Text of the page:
I frequently get asked my favorite film(s); I then wonder what the point of “favorites” are in the face of the vacuousness of the Internet and seals of freshness franken-barfed up by Rotten Tomatoes and the ilk. Shortly after, I remember that I have a long overdue post about a new ‘reviewing method’. It is an arcane method, that along its way addresses things like fresh.com aggregators, but it’s also a more human system and thus better than all the others in the known universe. This much I can attest to.
Until I publish ‘that’, what proceeds is my list of films for the year 2020 that I feel everyone should watch or rewatch in said year. The selection is from an introduction to film studies class I taught, and it was guided by Kanopy, which the school has a subscription too, meaning students could watch the films at no additional cost. It also means that if your local library has access to Kanopy, you can watch these films as well. The one exception is Akira, which can be streamed on Hulu, even for free if one just signs up for the 7 day trial.
While there are different reasons for positioning some of the films where they fall, the ordering is primarily by formal topic.
I keep thinking I’ll start a new site at some point and post stuff like this on it rather than Protozoic. I haven’t made that site yet, so here you go. If you are trapped at home for the holidays, now you have my list of films to watch that I genuinely recommend beyond a point of favorites — because let’s face it, favorites are daft.
- Silent Comedy – Fatty and Mabel Adrift (1916), Mabel Normand and Fatty Arbuckle, One A.M. (1916), Charlie Chaplin, One Week (1920), Buster Keaton; (intro)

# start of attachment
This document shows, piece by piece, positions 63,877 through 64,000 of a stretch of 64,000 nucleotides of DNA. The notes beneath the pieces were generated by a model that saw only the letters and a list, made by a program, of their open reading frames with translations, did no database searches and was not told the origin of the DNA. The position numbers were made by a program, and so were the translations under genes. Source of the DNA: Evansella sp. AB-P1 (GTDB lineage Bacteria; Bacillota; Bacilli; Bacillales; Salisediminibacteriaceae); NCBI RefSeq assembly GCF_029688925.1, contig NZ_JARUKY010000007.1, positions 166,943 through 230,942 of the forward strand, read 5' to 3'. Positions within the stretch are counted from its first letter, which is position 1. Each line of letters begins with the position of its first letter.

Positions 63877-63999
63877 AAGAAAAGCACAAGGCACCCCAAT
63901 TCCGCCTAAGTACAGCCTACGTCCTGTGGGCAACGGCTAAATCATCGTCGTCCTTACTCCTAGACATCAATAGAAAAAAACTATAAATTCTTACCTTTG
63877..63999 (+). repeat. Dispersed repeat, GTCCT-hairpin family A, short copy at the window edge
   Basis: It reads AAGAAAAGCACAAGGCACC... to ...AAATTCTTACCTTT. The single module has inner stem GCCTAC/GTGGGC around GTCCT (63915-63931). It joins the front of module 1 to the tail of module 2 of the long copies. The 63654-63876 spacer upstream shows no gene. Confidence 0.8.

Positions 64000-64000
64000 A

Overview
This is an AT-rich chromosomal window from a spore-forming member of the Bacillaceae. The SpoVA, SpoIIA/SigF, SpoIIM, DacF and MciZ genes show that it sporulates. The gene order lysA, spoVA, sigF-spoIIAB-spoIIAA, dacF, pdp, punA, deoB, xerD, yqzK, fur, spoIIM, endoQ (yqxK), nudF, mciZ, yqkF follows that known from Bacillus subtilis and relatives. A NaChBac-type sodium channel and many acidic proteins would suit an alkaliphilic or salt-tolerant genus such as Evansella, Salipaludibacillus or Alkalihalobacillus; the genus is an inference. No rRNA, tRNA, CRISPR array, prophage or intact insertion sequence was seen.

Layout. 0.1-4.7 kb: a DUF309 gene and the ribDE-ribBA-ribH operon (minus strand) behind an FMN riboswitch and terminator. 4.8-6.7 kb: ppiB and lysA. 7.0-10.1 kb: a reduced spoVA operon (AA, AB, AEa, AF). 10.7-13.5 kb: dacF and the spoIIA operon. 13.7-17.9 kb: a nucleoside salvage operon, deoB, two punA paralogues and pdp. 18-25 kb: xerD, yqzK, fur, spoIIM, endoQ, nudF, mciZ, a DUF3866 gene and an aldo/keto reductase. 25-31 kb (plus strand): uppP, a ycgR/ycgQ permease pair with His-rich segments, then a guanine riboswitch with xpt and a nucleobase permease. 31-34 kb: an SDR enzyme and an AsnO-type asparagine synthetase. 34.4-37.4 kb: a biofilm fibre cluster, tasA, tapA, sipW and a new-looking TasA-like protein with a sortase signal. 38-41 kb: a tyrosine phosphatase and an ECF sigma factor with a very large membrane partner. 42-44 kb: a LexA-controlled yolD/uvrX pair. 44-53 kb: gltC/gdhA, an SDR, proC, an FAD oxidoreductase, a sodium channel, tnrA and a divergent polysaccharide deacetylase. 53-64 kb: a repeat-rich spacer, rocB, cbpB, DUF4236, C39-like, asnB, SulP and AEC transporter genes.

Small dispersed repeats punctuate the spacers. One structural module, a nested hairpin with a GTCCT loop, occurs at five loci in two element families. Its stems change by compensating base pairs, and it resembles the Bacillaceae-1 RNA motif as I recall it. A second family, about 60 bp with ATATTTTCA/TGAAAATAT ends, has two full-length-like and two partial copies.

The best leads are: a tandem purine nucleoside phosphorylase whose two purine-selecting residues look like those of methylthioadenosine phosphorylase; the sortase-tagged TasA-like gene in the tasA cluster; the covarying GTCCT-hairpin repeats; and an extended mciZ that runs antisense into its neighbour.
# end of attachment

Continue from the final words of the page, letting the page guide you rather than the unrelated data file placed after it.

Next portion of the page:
- Rashomon (1950), Akira Kurosawa; (narrative)
- Pather Panchali (1955), Satyajit Ray; (mise-en-scène)
- Daughters of the Dust (1991), Julie Dash; (cinematography)
- Hunt for the Wilderpeople (2016), Taika Waititi;(editing)
- Suspiria (1977), Dario Argento; (Halloween)
- Playtime (1967), Jacques Tati; (sound)
- The Hitch-Hiker (1953), Ida Lupino; (all formal categories)
- Akira (1988), Katsuhiro Ôtomo; (all formal categories)
- The Lure (2015), Agnieszka Smoczynska; (all formal categories)
4 thoughts on “Daft Favorites”
I was banking on “Splash, Too”, but OK.
Well, this is precisely why I never discuss ‘favorites’.
Been thinking about this post for a while. Coming up with a current list of my favorite movies would be very hard. I could definitely give you at least 5, ranked, back in my early 20s, to include Fight Club, The Bourne Identity, and Princess Mononoke. Perfect for the Anime-obsessed, angsty incel that I was.
In terms of art appreciation, I think I defined my childhood persona in part by the video games I liked, my teenage persona by the bands I liked, my college age persona by movies, my late 20s-to-early-30s by bands again, and I feel like I’ve come back to video games in my current stage.
Yes, it’s tough; I think about it a lot. To complicate matters, I genuinely like to read “best of” lists and reviews, even though apparently I have an issue with most of them.